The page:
OHA’s hands-off/open the checkbook approach is not a long-term solution to ongoing staffing problems, but this appears to be the best OHA is willing to offer. ONA is repeating our demands that OHA, and hospital systems, do more to immediately reduce the overwhelming strain on our members, including:

  • An immediate cessation of all elective surgeries; respiratory therapists, nurses and other frontline health care workers should not be tied up in non-essential, high-profit surgeries while pediatric units are unable to provide care to ill children.
  • Hospitals and health systems must notify the public, clearly and repeatedly, if and when they are triaging or rationing services.
  • Hospitals with union represented workers must agree to bargain, as legally required, over all changes to working conditions that will result from changes in operations, including but not limited to a crisis standards of care declaration.
  • Prior to the implementation of any crisis standards of care declarations, hospitals must guarantee all frontline health care workers – from environmental and food services to phlebotomists and certified nursing assistants and everyone in between – additional PTO and incentive pay for those who agree to take extra shifts.
  • The Governor must call up the National Guard to provide support; every minute a nurse spends delivering food, emptying laundry baskets, or directing visitors in a waiting room is a minute they don’t spend at the bedside delivering patient care.
  • Hospitals must bargain with all union represented employees within 5 days to ensure any actions taken by hospital administration do not violate legally enforceable collective bargaining agreements.
  • Hospital management cannot shut out or ignore staffing committees. Oregon law provides clear direction on management’s obligations when deviating from staffing plans. Today’s emergency order does not mean that staffing committee work is irrelevant. We have seen hospitals abuse these emergency declarations in the past and nurses, and patients, are dealing with the results to this day.
  • State funds must be accessible to all hospital systems, not just those with a big lobbying staff, and the use of funds by hospital systems must be transparent so Oregonians can be assured state dollars are being used for patient care services and not executive compensation packages.
  • Major systems like Providence (which recently reported having $12 billion in unrestricted cash and investments) or OHSU (whose FY21 audit report indicates access to over $4.1 billion in assets) must be held accountable for their expenditures, while rural hospitals and facilities serving underrepresented communities must be supported.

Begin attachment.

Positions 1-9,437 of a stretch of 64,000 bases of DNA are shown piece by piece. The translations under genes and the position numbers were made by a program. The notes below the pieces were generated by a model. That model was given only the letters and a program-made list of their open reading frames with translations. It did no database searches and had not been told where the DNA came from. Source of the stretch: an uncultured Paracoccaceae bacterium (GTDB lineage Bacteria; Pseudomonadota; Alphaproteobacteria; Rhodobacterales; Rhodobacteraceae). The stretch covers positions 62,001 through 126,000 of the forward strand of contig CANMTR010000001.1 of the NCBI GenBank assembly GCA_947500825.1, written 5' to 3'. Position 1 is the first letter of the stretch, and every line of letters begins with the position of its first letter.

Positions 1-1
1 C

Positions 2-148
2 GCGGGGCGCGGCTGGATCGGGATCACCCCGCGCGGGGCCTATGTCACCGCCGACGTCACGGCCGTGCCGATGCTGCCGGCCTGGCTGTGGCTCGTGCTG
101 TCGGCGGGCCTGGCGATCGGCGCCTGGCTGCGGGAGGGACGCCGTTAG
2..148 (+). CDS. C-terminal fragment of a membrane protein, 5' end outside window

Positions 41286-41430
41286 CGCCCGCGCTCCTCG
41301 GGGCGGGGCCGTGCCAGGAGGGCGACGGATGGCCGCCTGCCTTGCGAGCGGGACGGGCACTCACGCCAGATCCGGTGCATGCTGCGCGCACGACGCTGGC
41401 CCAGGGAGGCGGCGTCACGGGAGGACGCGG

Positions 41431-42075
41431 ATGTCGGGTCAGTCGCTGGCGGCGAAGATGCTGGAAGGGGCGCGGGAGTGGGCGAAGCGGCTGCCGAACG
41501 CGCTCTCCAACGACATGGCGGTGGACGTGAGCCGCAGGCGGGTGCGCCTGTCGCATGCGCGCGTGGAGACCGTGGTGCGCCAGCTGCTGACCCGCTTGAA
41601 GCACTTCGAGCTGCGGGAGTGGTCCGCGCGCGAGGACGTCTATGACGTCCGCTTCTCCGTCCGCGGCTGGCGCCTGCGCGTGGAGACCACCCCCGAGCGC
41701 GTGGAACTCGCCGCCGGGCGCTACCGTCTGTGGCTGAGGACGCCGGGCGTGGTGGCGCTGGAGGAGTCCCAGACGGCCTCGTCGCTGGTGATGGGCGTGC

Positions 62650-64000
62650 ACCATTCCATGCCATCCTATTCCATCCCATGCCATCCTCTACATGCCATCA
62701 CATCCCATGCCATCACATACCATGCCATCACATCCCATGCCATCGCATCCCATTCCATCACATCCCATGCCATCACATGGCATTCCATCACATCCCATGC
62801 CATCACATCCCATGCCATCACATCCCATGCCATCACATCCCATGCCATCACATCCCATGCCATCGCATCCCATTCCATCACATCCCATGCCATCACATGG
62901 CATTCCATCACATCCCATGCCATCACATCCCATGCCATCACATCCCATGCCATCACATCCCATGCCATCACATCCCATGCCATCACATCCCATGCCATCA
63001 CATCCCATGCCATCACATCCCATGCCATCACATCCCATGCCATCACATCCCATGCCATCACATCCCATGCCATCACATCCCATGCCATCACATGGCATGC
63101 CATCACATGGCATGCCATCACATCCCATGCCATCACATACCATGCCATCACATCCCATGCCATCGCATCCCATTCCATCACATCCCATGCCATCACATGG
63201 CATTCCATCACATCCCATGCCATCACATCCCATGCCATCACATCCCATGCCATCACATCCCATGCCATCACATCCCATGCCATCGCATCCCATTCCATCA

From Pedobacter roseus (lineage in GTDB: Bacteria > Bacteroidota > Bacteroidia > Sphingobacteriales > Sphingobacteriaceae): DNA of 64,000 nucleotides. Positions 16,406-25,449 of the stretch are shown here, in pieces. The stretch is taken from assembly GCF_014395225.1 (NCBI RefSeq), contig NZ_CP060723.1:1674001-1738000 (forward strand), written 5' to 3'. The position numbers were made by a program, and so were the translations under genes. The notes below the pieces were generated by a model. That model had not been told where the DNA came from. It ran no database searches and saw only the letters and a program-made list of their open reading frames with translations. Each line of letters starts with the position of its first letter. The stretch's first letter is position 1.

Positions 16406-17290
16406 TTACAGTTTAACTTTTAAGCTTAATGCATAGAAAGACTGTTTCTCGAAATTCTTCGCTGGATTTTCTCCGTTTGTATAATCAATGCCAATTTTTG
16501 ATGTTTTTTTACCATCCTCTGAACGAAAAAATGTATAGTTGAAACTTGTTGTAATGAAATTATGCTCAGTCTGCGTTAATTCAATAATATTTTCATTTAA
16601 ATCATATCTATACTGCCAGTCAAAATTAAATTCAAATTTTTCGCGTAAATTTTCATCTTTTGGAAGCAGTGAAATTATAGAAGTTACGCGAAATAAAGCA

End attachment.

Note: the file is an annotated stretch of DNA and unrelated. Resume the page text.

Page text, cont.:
A Plan for Real Change

Finally, ONA reiterates our long-held belief that the cause of Oregon’s capacity crisis is one created by hospital executives who put corporate profits before patients and their caregivers. One need only look at PeaceHealth’s recent decision to close an urgent care clinic in Eugene, on the day before Thanksgiving and in the midst of the growing “tripledemic” threat, to realize that healthcare systems in Oregon put their priority on the bottom line and not on the health of our communities.

ONA’s proposed Safe Staffing legislation, to be considered by the Oregon legislature next year, will require OHA to take enforcement of the state’s staffing law seriously, will empower OHA to levy significant financial fines on hospitals who choose to ignore the rule of law, and will put minimum safe staffing standards in place to prevent future abuses of nurses in the workplace. ONA believes that, if hospital systems are serious about making change, they would sign on to support our legislation today.

Unsurprisingly, and tragically, here we are again: Oregon is facing yet another crisis in hospital capacity, and yet again, nurses and other front line health care workers are expected to triple-down and get on with it. Yet again, nurses are wondering if they can stand up to their latest impossible task and what the costs will be to themselves and their colleagues, and, yet again, the Governor and the Oregon Health Authority act too late, and with too little respect for the impact of these weak recommendations on nurses and their healthcare colleagues.

To the Governor and OHA, ONA says, “Do better. Do more. Do it now.”

Learn more about ONA’s efforts to put an end to the cycle of unsafe staffing at www.SafeStaffingSavesLives.com.

The Oregon Nurses Association (ONA) is the state’s largest and most influential nursing organization. We are a professional association and labor union which represents more than 15,000 nurses and allied health workers throughout the state. ONA’s mission is to advocate for nursing, quality health care and healthy communities. For more information visit: www.OregonRN.org